Since 1990, the Vegan Trademark has helped millions of people worldwide to identify products that are free from animal ingredients. Now in its 31st year of operation, the trademark is also approaching a landmark achievement of 50,000 products registered globally and achieves the greatest score for recognition and trust against leading competitors year on year in Great Britain.
Throughout 2020, despite the many challenges faced as an organisation, The Vegan Society’s Vegan Trademark Team registered an additional 15,206 products to the most robust vegan standards. Working with both business giants (like ASDA and New Look) and industry pioneers (including LoveRaw, Wuka and Juni Cosmetics) to help more people try vegan and stay vegan, we also regularly conduct both in-house and collaborative research into different areas that help The Vegan Society’s mission.
In 2020, we conducted our first ever piece of research that looks at the consumer perception of vegan certification schemes, and how consumers view the Vegan Trademark alongside other labelling programmes.
We conduct our research through our partnership with Attest – a global surveying platform with access to millions of people across the world.
Our audience consisted of 1,000 individuals from Great Britain who were most likely to purchase vegan products; we considered those self-identifying as either vegan, plant-based, vegetarian, or flexitarian.
The results from the 2020 research provided many valuable insights, including our finding that 95% of respondents look for vegan verification on food and drink products. A huge win for the Vegan Trademark, our mark was both the most recognised and trusted vegan certification compared to seven leading competitors.
We repeated this research in February 2021, through the same platform and with the same audience demographics. Once again, we found great numbers of respondents checking for vegan certification in food and drink (94%), cosmetics (88%), and healthcare (87%) products.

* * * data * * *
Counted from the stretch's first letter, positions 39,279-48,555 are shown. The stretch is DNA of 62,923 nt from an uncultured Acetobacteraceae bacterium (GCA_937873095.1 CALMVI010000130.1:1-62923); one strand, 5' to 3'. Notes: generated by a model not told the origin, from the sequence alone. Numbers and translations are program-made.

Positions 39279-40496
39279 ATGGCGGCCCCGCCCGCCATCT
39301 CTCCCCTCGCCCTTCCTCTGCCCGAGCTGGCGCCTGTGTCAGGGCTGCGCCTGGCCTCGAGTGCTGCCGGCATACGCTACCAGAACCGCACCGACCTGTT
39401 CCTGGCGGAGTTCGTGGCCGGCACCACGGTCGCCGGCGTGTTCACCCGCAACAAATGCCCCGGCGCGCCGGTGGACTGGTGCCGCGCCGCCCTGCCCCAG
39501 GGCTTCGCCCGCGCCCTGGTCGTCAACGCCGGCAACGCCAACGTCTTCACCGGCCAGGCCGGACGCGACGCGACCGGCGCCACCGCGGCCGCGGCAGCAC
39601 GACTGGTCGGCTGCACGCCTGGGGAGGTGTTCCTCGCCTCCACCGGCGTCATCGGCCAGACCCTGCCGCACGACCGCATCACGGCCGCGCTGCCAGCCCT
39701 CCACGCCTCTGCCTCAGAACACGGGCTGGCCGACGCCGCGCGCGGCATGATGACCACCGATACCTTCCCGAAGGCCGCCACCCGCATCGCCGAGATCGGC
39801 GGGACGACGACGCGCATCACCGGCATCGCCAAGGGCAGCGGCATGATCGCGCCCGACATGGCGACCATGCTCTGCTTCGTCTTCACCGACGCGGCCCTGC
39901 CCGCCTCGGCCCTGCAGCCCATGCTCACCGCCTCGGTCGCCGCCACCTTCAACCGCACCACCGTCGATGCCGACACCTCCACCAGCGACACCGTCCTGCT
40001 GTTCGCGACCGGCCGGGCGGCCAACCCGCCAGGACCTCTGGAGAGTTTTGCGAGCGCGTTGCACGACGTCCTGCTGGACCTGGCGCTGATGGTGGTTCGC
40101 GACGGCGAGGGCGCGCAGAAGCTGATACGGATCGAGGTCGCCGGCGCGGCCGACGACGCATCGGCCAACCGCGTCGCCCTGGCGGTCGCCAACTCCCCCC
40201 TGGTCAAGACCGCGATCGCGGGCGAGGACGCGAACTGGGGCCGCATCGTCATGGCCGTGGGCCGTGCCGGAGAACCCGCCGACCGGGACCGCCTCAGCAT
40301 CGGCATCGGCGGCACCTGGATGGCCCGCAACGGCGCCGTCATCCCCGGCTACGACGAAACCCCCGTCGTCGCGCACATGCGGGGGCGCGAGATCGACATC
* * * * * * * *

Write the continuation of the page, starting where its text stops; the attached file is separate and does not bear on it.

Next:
We explained to our audience that there is currently no legal definition to the term ‘vegan’ for product labelling. Therefore, brands are free to self-proclaim that their products are vegan without any auditors’ checks. Following this, 79% of respondents thought it was important for vegan products to be certified by a third-party organisation, rising to 89% for vegans and 85% for vegetarians.
Respondents were then shown eight different vegan certification marks and asked to select those they recognised. As in 2020, the Vegan Trademark came out on top and was the only mark to score a majority percentage from respondents. Overall recognition of the Vegan Trademark also increased compared to 2020. Even when breaking down the data into dietary preferences, the trademark was the most recognised.
Respondents were then shown the same eight different vegan certification marks and asked to select those they trusted. Once again, and as in 2020, the Vegan Trademark came out on top and was the only mark to score a majority percentage from respondents. As in the previous question, when breaking down the data into dietary preferences, the Vegan Trademark came out as the most trusted.
We use consumer research at The Vegan Society to inform our work throughout the organisation, whether that is our campaigns, communications, or business development. As the world around us is rapidly changing, it is more vital than ever to understand attitudes towards veganism and the vegan market. If you are interested in personalised insights from The Vegan Society, check out this post for more information, or contact insights[at]vegansociety[dot]com
By Vegan Society Insight and Commercial Policy Officer, Louisianna Waring